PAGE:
Do you love coconut oil? Well, beware. This alleged "superfood" may not be so beneficial to your health after all. In fact, many supposed superfoods may not be as miraculous as you think.
Professor at Harvard's TH Chan School of Public Health, Karin Michels, was so concerned that she recorded a nearly one-hour conference on YouTube about the dangers of coconut oil.
In the video, titled, "Coconut oil and other nutritional errors," Michels clearly declares that coconut oil is not really healthy at all, and I add that no scientific study has proven its supposed beneficial effects on the health of individuals. Her statements are in accordance with the updated guidelines of the American Heart Association (AHA).
In mid-2017, the AHA revised its stance on coconut oil and advised consumers to stay away.
Harvard and AHA Pan Coconut Oil
The AHA reviewed data on saturated fats in research that measured LDL LDL (low density, "bad") cholesterol. In seven of seven controlled trials coconut oil raised LDL. Researchers did not see any difference between coconut oil and other oils high in saturated fats that we have been taught to shun, such as butter, cow fat and palm oil. In fact, coconut oil seems to be especially bad because 82% of the fat in coconut oil is saturated. Saturated fat levels are much lower in other fats and oils used for cooking, including (63%), cow fat (50%), and lard (39%).
Any animal-derived product will pose a health issue. About 30-40% of the total fat in animal tissue is saturated. But vegetable oils are not necesarily better. Palmitic and stearic acid are universally found in natural fats including vegetable oils, while lauric acid is especially abundant in coconut oil and palm oil.
Eat Your Veggies, But Watch the Oils
Observational studies have shown that a diet with more than 15% of daily energy intake coming from saturated fatty acids is directly associated with an increase in blood cholesterol levels and mortality from cardiovascular disease (CVD).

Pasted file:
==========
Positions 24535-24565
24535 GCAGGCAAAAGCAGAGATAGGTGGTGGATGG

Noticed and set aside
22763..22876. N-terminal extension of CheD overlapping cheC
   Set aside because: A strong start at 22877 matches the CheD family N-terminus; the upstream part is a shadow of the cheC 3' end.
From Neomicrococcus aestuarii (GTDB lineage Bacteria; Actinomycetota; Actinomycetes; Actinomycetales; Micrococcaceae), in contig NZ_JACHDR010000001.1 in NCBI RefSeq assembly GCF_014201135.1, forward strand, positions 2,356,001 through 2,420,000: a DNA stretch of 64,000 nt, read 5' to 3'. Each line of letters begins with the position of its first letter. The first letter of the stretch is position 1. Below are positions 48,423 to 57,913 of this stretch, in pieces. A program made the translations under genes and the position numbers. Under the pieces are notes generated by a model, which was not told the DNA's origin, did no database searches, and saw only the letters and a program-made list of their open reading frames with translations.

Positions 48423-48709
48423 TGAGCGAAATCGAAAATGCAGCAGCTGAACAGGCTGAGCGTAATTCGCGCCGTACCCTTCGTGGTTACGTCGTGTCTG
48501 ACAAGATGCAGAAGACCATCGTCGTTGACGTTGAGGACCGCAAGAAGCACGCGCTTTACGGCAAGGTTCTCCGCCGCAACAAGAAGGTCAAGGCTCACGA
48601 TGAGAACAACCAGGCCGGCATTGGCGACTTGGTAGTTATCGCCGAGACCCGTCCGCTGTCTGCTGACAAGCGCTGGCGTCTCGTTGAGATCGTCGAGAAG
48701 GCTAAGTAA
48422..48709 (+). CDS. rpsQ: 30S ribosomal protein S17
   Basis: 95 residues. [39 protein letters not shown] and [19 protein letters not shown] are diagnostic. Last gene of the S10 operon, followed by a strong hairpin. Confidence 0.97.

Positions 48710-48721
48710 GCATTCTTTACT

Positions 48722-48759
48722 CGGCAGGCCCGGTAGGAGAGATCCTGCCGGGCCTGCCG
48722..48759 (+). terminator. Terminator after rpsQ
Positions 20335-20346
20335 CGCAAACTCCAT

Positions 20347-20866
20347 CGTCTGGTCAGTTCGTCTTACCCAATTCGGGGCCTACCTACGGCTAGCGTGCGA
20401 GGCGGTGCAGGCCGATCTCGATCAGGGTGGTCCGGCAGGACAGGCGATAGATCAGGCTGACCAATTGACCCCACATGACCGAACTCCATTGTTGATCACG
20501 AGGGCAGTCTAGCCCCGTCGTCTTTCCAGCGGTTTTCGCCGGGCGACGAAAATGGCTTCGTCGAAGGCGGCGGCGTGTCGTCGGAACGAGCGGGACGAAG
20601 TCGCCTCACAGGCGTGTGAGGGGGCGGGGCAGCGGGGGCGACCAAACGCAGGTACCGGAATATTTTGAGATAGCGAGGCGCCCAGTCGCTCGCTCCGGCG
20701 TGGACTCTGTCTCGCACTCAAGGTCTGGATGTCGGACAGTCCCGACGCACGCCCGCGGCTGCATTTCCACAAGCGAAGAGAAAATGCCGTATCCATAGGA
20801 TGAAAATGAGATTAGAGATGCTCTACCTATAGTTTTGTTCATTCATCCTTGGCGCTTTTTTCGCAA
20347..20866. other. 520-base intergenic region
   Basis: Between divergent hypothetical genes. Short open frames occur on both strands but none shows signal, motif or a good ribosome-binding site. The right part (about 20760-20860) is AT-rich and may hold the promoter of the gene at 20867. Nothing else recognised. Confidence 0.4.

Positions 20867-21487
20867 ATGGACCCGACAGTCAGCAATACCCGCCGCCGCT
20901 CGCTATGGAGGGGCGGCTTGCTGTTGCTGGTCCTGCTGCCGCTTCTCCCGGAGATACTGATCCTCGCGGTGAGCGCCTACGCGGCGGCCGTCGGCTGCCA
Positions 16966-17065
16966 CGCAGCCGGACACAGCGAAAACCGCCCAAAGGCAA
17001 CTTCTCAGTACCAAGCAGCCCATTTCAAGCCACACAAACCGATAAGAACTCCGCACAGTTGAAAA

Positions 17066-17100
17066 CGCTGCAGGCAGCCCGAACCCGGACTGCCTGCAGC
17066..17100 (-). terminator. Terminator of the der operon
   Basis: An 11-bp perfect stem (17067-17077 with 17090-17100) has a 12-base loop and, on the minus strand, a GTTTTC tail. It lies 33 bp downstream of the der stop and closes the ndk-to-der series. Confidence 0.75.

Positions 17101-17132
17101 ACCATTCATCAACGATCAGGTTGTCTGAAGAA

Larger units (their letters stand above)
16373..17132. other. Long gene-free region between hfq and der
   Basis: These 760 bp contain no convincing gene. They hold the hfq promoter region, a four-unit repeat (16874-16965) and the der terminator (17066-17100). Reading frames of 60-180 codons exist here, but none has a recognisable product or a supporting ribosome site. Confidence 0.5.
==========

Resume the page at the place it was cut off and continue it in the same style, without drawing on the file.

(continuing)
Different saturated fatty acids have different numbers of carbons associated with them, which in turn, affects how they impact your health. Those with 12-16 carbons tend to increase plasma levels of total cholesterol, and LDL. Coconut oil belongs in this group with its 12 carbon atoms. But stearic acid, which abounds in meat and dairy products has 18 carbon atoms and does not appear to increase cholesterol or LDL. In fact, the role of dairy products in cardiovascular disease and LDL is still under debate. Full-fat milk and cheese were once maligned, now some think they are not bad for us. Members of the Masai tribe in Africa have an extremely high level of dairy in their diet and very low serum cholesterol or LDL. Other research has found the same pattern.
Saturated fatty acids differ in potency as well. Myristic acid (14 carbons) appears to cause the strongest response, followed by lauric acid (abundant in coconut oil) and palmitic acid (16 carbons).
While the AHA did not say that the coconut is one of the worst foods in the world, Michels did.
She stated that "coconut oil is pure poison…it is one of the worst foods you can eat."
Who Knew Lard Was Better?
This revelation is worrisome when you consider that millions of us have been told that using coconut oil will help alleviate a great variety of diseases and maintain a healthy lifestyle.
It may be an even greater surprise that lard is healthier than coconut oil. It has less saturated fatty acids.
New guidelines outlined in the American Heart Association (AHA) report "The Skinny on Fats" advises consumers to limit the consumption of saturated and trans fats. The researchers recommend opting for the natural form of non-hydrogenated vegetable oils such as canola, safflower, sunflower or olive oil. As you may notice, coconut oil is not included in the list of healthiest fats.
AHA recommends those people who need to lower their cholesterol levels, reduce their intake of saturated fats to no more than 5% of total daily calories. For someone who eats 2,000 calories a day, this represents approximately 11 to 13 grams of saturated fat.
As with most things, moderation matters. You can certainly enjoy the occasional treat like a spicy rogan josh or other curry. But, putting it in your daily coffee and pouring it over popcorn probably exceeds good practice. Coconut oil may not be a poison; however, its exaggerated use can cause severe problems in the health of the individual.
Photo credit: Alexander Mills